From videojs.com's documentation, I had the impression that I needed to include both ogv and webm file formats (in addition to mp4).

Then I read http://www.htmlgoodies.com/html5/client/how-to-embed-video-using-html5.html#fbid=erNepglDbZl, from which it seems I just need mp4 and (ogv or webm).

What is correct? Do I need all three?

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    These answers are outdated aren't they? I think mp4 is supported across the board now.. caniuse.com/#search=mp4 – Costa May 2 '16 at 2:37
  • According to videojs' "troubleshooting" guide, "Most browsers now play MP4 with h264 video. If you want to have a single source, and neither live streaming nor adaptive streaming is a consideration, MP4 with h264 video and acc audio is a good choice.". I have no idea why they always include webm in their examples. – Clément Jan 29 '19 at 3:44

For those coming to this old question: only mp4 is required nowadays!


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  • http://caniuse.com/#feat=mpeg4 Safari 9.5 DO support mp4 (and does not support ogv and webm) – Paolo Mar 9 '17 at 7:51
  • Did I say it wasn't? – Bart Burg Apr 7 '17 at 12:36
  • You did not said that but if you look at the caniuse page you linked (Desktop) Safari is reported to support mp4 from version 10, that is inaccurate since 9.5 supports it. (Or I am missing something...?) – Paolo Apr 7 '17 at 13:32
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    Ah I get what you mean now. You should report it to caniuse :) – Bart Burg Apr 7 '17 at 14:25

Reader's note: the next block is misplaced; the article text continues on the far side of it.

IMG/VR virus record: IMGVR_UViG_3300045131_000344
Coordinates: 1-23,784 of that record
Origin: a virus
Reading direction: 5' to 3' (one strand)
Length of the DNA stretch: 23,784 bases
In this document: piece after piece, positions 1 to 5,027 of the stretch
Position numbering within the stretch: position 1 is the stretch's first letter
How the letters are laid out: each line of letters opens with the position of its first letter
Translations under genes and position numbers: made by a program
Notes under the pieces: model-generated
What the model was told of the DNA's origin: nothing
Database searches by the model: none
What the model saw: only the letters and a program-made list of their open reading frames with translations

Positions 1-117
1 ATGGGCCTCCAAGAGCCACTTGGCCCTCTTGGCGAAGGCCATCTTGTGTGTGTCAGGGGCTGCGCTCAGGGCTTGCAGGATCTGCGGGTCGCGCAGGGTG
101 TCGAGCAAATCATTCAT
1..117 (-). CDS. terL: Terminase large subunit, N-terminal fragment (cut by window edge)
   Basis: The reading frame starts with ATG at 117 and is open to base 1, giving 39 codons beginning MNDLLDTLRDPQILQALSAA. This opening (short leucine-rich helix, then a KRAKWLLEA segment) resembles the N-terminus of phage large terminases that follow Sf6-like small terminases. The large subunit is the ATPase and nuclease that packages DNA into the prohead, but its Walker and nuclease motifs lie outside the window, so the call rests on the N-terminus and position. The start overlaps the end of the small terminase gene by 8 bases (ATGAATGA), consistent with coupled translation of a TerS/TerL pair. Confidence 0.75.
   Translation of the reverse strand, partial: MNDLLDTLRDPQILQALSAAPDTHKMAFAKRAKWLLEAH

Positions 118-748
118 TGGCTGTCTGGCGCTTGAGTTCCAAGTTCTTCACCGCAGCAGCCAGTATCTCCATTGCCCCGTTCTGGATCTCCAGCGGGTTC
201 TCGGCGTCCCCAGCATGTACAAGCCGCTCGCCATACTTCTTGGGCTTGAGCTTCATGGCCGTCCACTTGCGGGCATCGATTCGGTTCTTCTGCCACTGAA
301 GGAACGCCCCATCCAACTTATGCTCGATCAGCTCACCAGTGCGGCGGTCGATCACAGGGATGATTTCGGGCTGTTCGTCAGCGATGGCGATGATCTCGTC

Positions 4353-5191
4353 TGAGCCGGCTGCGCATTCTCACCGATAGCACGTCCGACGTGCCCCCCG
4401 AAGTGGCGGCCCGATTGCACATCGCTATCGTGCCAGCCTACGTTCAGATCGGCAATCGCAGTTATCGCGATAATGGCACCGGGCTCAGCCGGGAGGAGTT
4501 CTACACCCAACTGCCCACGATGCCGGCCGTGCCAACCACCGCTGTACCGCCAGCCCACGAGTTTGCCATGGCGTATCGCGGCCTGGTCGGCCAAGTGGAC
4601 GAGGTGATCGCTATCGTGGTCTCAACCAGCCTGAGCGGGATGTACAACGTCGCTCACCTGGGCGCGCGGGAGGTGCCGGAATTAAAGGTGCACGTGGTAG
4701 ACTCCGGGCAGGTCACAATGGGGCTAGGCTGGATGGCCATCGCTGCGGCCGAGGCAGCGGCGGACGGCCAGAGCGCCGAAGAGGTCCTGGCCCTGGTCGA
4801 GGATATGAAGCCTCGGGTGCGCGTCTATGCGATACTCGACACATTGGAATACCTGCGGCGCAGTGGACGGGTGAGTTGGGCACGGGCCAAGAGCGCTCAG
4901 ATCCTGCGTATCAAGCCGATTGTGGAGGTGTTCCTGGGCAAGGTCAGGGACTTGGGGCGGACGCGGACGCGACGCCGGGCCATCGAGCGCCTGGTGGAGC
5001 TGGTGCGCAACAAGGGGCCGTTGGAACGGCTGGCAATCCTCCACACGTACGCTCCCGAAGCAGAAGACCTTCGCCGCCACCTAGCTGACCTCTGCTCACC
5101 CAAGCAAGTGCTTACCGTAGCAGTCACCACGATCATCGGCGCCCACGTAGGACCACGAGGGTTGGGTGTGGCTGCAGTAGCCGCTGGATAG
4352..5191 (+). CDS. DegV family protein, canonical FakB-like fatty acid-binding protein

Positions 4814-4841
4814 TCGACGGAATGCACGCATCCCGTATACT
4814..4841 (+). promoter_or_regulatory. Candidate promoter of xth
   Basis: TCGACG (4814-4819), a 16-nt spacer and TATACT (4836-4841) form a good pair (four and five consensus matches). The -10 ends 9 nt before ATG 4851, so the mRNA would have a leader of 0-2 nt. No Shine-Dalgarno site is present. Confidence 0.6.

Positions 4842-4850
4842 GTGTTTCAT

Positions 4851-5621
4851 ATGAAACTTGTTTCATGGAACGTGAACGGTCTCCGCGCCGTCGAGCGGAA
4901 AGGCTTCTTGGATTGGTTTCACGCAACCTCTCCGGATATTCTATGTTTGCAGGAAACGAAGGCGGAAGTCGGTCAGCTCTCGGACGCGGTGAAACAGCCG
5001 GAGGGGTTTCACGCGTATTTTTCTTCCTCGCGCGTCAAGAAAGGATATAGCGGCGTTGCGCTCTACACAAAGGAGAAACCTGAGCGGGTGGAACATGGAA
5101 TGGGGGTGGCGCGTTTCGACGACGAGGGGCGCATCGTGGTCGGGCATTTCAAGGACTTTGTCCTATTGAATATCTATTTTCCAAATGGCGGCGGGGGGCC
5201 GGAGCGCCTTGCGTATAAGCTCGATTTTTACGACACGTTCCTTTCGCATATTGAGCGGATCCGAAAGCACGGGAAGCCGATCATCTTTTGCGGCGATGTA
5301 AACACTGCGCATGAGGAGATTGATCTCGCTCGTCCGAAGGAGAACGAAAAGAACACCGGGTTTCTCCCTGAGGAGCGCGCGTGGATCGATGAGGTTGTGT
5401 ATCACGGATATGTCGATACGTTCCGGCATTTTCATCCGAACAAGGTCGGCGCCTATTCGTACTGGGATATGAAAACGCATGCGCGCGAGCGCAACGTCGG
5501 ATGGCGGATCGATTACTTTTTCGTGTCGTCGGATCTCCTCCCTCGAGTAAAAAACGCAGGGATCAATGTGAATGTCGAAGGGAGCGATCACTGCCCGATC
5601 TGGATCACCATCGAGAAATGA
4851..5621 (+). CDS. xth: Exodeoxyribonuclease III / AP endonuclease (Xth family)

As per Dive Into HTML5:

  • Firefox 3.5+, Opera 10.5+ and Chrome 3+ support ogv
  • Firefox 4+, Opera 10.6+ and Chrome 6+ support WebM (and ogv, assuming they don’t drop support in future)

So ogv is required for for:

  • Firefox 3.5 & 3.6
  • Opera 10.5
  • Chrome 3, 4, & 5

If you’re happy with those versions getting video via Flash (I presume that’s what VideoJS would do for them in the absence of an Ogg version), or no video at all if they don’t have Flash installed, then you don’t need the Ogg version.

Personally, I’d be very tempted to skip Ogg, just because converting video to three formats instead of two would (presumably) take 50% longer. I don’t have much experience with video though, so I don’t know what the pros and cons of each format are.

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    Thank you Paul. Now it makes sense. Based on the marked penetration of those older browsers, I have the details need to find out whether i want to skip ogv or not. – nitech Jun 25 '12 at 11:11
  • @nitech: you‘re very welcome. Note that users of these browsers may have Flash installed too, and thus see the video. – Paul D. Waite Jun 25 '12 at 13:36
  • Yes, I realize that. As you say, Videojs has a flash fallback. I haven't tested if it kicks in whenever one ogv or webm is missing, but I'd expect it to do so. – nitech Jun 26 '12 at 7:50
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    Here is a table for cross browser video/audio support: developer.mozilla.org/en-US/docs/Web/HTML/… – retrovertigo Jan 18 '15 at 10:35

Check here not all browsers support all formats native (without additional plugins)

IE9 plays only MP4, firefox 4 WebM and OGV, Chrome plays all (but there are some rumours that they won t support MP4 for newer versions, if i m right), Safari plays MP4, Opera WebM and OGG

So if you check the codecs, you should either take MP4 and WebM or MP4 and OGG to match all current browser.

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  • This seems logically. But why do you think sites like videojs.com/docs/setup tell you to use both ogv and webm? – nitech Jun 25 '12 at 10:58
  • @nitech: to support older versions of Firefox, Opera and Chrome. See my answer. – Paul D. Waite Jun 25 '12 at 11:03

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